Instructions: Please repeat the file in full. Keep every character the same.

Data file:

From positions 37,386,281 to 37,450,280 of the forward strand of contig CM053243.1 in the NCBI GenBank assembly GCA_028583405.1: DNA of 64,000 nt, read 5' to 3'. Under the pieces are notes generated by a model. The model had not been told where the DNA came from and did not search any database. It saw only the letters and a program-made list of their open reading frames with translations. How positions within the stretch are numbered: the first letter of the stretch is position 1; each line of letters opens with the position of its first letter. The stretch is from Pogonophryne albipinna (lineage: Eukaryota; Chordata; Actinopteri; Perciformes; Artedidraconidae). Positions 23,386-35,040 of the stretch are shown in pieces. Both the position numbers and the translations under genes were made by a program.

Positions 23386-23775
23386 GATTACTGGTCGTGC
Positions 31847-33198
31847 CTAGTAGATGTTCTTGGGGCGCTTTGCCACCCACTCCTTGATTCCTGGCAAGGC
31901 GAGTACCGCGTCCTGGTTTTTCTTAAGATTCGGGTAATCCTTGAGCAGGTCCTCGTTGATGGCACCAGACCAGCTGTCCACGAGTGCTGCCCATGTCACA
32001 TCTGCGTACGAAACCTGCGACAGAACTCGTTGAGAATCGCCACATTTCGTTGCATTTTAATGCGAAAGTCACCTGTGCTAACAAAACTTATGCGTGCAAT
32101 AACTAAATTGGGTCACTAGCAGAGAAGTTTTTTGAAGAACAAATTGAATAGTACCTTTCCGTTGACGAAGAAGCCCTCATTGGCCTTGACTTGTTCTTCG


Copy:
From positions 37,386,281 to 37,450,280 of the forward strand of contig CM053243.1 in the NCBI GenBank assembly GCA_028583405.1: DNA of 64,000 nt, read 5' to 3'. Under the pieces are notes generated by a model. The model had not been told where the DNA came from and did not search any database. It saw only the letters and a program-made list of their open reading frames with translations. How positions within the stretch are numbered: the first letter of the stretch is position 1; each line of letters opens with the position of its first letter. The stretch is from Pogonophryne albipinna (lineage: Eukaryota; Chordata; Actinopteri; Perciformes; Artedidraconidae). Positions 23,386-35,040 of the stretch are shown in pieces. Both the position numbers and the translations under genes were made by a program.

Positions 23386-23775
23386 GATTACTGGTCGTGC
Positions 31847-33198
31847 CTAGTAGATGTTCTTGGGGCGCTTTGCCACCCACTCCTTGATTCCTGGCAAGGC
31901 GAGTACCGCGTCCTGGTTTTTCTTAAGATTCGGGTAATCCTTGAGCAGGTCCTCGTTGATGGCACCAGACCAGCTGTCCACGAGTGCTGCCCATGTCACA
32001 TCTGCGTACGAAACCTGCGACAGAACTCGTTGAGAATCGCCACATTTCGTTGCATTTTAATGCGAAAGTCACCTGTGCTAACAAAACTTATGCGTGCAAT
32101 AACTAAATTGGGTCACTAGCAGAGAAGTTTTTTGAAGAACAAATTGAATAGTACCTTTCCGTTGACGAAGAAGCCCTCATTGGCCTTGACTTGTTCTTCG